On being a promising mature writer

Fifteen years ago, I was a regular in the British science-fiction magazine Interzone. I was, according to the “About the author” slot that appeared after each of my stories, a promising young writer.

Fifteen years ago, I turned 30 and so I asked the editor, David Pringle, to stop calling me that – it just didn’t seem appropriate any more. So next time he published one of my stories I was labelled, I think, a “promising mature writer”.

I guess that’s what I still am.

I’d never thought of 45 as a particularly significant age, but on Tuesday this week it was an age I hit and I realised I’d started to think about my writing in different terms.

It seems incredibly morbid to start thinking about how many books I might have left in me, and that’s not quite what I was thinking, but still…

Each book you write counts. Whether it’s a pseudonymous piece of spinoffery or a big weighty novel (and I’m not dissing either of these – I love writing most things), the author invests so much of him- or herself in it that each book is a significant achievement. For most writers, at least!

But now? Now each piece somehow seems more significant.

I’ve been an SF author for over 20 years, but I realise there are one or two of the big tropes I’ve steered clear of, in particular time travel and aliens. I’ve touched on these with a few short stories over the years, but nothing more.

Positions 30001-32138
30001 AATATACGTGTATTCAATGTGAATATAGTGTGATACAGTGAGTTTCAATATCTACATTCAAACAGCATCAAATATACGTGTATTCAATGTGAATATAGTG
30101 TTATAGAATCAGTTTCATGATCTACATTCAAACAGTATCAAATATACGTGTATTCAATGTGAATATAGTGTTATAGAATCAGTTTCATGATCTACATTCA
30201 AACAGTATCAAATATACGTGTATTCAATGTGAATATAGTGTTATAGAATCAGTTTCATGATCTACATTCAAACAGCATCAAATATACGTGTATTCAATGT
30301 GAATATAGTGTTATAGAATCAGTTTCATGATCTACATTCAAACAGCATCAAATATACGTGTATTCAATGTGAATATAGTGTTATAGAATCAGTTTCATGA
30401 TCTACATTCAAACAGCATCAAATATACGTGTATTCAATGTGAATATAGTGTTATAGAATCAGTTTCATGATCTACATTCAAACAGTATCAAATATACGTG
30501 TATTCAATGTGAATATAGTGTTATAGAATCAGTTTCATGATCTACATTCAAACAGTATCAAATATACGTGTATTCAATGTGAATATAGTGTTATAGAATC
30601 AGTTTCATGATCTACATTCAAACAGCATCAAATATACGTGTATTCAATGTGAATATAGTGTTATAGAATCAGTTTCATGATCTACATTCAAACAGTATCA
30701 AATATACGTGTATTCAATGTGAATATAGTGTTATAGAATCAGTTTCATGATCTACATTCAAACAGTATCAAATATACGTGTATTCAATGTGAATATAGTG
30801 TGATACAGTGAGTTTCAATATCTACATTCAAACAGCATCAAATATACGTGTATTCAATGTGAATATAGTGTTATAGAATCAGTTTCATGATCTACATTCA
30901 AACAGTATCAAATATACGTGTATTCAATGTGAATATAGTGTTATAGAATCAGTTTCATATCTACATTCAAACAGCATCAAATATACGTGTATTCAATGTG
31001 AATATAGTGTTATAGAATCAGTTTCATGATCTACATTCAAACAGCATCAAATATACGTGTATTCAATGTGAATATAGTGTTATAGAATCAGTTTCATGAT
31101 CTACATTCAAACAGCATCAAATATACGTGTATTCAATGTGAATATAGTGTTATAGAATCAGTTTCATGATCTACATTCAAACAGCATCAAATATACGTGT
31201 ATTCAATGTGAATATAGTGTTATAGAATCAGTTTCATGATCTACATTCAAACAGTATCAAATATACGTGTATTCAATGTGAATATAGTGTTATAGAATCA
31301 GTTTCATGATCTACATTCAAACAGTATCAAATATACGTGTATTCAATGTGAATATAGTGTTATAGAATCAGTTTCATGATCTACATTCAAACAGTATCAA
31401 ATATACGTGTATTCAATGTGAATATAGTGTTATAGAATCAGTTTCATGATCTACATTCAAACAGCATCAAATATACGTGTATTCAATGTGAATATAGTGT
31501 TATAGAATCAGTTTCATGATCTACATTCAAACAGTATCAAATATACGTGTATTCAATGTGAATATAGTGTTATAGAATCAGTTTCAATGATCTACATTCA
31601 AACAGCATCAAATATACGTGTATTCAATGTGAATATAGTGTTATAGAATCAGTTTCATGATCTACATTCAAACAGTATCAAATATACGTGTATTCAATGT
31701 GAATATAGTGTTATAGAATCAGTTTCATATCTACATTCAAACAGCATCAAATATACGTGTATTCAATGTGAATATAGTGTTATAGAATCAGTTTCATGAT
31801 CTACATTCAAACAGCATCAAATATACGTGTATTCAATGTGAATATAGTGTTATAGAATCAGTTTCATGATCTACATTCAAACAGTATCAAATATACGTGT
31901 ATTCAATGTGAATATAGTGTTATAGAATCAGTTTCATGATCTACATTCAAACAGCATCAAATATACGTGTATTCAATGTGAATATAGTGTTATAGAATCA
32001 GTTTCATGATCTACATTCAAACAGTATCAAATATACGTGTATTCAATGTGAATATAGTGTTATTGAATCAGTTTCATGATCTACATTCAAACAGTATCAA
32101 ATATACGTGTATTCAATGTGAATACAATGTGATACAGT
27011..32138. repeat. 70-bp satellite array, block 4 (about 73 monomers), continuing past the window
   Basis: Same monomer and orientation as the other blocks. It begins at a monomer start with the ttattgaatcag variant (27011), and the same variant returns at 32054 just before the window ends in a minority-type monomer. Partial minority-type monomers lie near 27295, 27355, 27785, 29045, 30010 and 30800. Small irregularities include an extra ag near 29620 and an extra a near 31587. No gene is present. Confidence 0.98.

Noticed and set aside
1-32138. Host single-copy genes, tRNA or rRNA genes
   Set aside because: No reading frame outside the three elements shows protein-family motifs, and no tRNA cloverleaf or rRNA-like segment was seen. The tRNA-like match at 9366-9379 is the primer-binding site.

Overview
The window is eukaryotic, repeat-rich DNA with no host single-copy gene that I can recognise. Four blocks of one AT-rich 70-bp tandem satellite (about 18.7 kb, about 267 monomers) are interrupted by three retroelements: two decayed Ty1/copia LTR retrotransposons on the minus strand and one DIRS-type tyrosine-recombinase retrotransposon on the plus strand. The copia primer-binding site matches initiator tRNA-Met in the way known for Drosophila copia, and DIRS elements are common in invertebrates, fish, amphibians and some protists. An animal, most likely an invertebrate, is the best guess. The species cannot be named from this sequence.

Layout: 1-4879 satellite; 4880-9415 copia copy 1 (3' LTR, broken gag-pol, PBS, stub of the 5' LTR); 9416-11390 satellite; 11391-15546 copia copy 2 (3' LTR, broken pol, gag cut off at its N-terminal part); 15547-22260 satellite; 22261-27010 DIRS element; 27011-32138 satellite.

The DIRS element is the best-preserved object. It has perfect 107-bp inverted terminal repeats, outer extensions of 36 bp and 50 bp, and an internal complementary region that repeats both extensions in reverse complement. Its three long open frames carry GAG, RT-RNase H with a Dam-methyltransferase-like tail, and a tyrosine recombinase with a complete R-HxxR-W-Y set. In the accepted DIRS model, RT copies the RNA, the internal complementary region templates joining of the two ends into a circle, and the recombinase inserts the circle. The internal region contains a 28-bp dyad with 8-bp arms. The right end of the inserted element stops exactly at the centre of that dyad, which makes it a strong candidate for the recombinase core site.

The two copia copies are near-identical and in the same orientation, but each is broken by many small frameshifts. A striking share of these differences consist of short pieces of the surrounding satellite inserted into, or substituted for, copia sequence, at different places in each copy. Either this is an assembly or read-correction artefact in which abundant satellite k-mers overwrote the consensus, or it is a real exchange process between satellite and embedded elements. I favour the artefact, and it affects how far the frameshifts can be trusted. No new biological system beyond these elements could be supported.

Time travel seems to have been done to death in so many ways that it just didn’t grab me. And I can’t take most aliens seriously, and certainly not for long enough to write a credible novel. Both of these are failings on my part, I’ll readily acknowledge.

But now I find myself in the position where my two current projects are… a time travel novel for teenagers and an alien novel for grown-ups. This isn’t deliberate, but I’m sure there’s a part of my mind that realised the clock is ticking and it’s really time I took on these big challenges.

If I keep on trying new things, does that mean I’m still a promising writer? Or just a writer?

Yes, each book is significant to me, but shouldn’t that be the case anyway? I think it’s more a perception thing: of course the books have always been significant, it’s just that right now I’m particularly aware of that. Yes, I’m feeling old. But old and promising, at least.

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About Keith Brooke and infinity plus

Keith Brooke is a writer of science fiction, fantasy and other strange stuff, and editor and reviewer of same. He is also the publisher at infinity plus, an independent imprint publishing books by leading genre fiction authors. View all posts by Keith Brooke and infinity plus

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